New Mexico Spadefoot Toad (Spea multiplicata) - Wiki
New Mexico Spadefoot Toad
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[Photo] MEXICAN SPADEFOOT TOAD, Spea multiplicata, Arizona. Photo by Gary Nafis. Source: http://www.reptilesofaz.com/Turtle-Amphibs-Subpages/h-s-multiplicata.html
The New Mexico Spadefoot Toad or Mexican Spadefoot Toad (Spea multiplicata) is a species of American spadefoot toad family Scaphiopodidae found in the southwestern United States and Mexico. Like other species of spadefoot toad, they get their name from a distinctive spade-like projections on their hind legs which enable them to dig in sandy soils. Some sources also refer to the species as the Desert Spadefoot Toad or Southern Spadefoot Toad.
The New Mexico Spadefoot Toad grows from 1.5 to 2.5 inches in length, and has a round body, with relatively short legs. They are green, to grey, to brown, usually reflecting the soil color of their native habitat, often with black and orange colored speckling on their back, and a white underside. They have large eyes, with vertical pupils.
Like all species of spadefoot toad, the New Mexico Spadefoot Toad is nocturnal and secretive. Spending most of its time buried in the ground, emerging during periods of rainfall to feed on insects and to breed. Breeding takes place in temporary pools left by the rain. Eggs laid in large masses, often hatch in as little as 48 hours. The tadpoles are forced to metamorphosize quickly, before the water dries up.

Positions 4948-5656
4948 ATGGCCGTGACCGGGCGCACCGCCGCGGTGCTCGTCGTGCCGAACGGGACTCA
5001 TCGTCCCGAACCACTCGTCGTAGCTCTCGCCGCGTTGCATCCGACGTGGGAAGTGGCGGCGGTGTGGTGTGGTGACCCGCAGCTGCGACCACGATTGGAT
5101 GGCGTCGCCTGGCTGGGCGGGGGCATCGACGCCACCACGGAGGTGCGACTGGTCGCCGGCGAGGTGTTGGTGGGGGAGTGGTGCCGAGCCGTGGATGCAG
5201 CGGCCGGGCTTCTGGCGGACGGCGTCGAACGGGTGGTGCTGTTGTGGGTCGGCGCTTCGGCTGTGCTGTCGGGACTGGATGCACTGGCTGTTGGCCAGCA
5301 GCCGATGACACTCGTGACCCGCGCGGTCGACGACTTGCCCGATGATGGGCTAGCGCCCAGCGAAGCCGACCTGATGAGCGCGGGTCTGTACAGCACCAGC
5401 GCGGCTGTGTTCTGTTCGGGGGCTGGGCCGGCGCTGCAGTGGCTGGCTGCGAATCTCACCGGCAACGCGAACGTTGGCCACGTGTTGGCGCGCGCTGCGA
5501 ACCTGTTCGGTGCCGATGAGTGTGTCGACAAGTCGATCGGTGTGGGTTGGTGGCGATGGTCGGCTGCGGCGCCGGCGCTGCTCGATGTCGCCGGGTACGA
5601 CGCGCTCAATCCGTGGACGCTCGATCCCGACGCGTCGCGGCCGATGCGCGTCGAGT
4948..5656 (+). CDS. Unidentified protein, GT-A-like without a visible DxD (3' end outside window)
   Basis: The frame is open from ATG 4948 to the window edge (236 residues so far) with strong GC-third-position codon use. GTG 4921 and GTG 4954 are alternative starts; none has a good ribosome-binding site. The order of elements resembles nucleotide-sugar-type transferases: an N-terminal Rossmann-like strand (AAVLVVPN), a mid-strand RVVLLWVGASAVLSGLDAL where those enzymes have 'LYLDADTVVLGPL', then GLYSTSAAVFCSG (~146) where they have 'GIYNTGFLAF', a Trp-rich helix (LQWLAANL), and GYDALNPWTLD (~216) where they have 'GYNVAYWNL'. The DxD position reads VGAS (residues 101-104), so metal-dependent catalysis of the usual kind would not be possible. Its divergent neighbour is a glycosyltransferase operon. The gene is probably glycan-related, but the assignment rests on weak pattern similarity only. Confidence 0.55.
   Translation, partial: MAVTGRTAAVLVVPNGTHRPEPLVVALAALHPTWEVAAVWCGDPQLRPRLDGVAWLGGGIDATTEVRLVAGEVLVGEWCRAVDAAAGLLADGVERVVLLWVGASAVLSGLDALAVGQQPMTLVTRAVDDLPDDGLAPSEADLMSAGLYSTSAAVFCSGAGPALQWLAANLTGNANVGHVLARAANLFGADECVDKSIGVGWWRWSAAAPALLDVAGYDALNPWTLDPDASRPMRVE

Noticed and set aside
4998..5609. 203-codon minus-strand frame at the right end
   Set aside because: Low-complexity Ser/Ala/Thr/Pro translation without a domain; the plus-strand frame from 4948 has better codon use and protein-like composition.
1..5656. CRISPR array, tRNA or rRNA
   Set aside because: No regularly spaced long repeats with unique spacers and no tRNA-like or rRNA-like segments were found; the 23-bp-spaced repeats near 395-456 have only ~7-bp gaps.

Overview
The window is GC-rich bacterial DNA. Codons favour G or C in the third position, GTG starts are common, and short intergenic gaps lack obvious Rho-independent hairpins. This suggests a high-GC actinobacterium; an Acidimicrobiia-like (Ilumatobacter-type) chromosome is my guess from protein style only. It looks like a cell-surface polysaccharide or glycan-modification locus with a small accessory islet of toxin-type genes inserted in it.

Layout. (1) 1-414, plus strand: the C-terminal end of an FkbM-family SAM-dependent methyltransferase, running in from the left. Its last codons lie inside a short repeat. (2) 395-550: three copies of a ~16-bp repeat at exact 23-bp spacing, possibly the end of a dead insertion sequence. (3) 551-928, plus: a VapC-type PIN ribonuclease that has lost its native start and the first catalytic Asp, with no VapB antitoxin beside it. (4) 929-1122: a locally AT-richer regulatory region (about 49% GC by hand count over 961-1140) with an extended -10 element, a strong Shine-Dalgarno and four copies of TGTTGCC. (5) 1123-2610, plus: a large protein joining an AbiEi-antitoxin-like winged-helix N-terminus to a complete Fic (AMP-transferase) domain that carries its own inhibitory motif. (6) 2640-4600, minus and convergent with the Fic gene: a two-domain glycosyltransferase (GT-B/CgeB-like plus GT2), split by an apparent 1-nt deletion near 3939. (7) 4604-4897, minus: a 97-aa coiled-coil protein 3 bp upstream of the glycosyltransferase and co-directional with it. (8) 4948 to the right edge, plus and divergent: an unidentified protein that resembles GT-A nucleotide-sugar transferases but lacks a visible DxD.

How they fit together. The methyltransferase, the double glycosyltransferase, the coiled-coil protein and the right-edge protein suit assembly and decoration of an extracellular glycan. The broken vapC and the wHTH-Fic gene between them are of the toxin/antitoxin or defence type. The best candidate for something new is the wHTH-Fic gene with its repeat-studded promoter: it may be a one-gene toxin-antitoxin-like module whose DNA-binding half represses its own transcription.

The species was once classified as a subspecies of the Western Spadefoot Toad, Spea hammondii, but distinctive morphological characteristics led researchers to reclassify it as its own species. The New Mexico Spadefoot Toad is also known to hybridize with the Plains Spadefoot Toad, Spea bombifrons in the areas where their ranges overlap, making distinguishing the species from each other difficult.
The New Mexico Spadefoot Toad is the Official State Amphibian of New Mexico.
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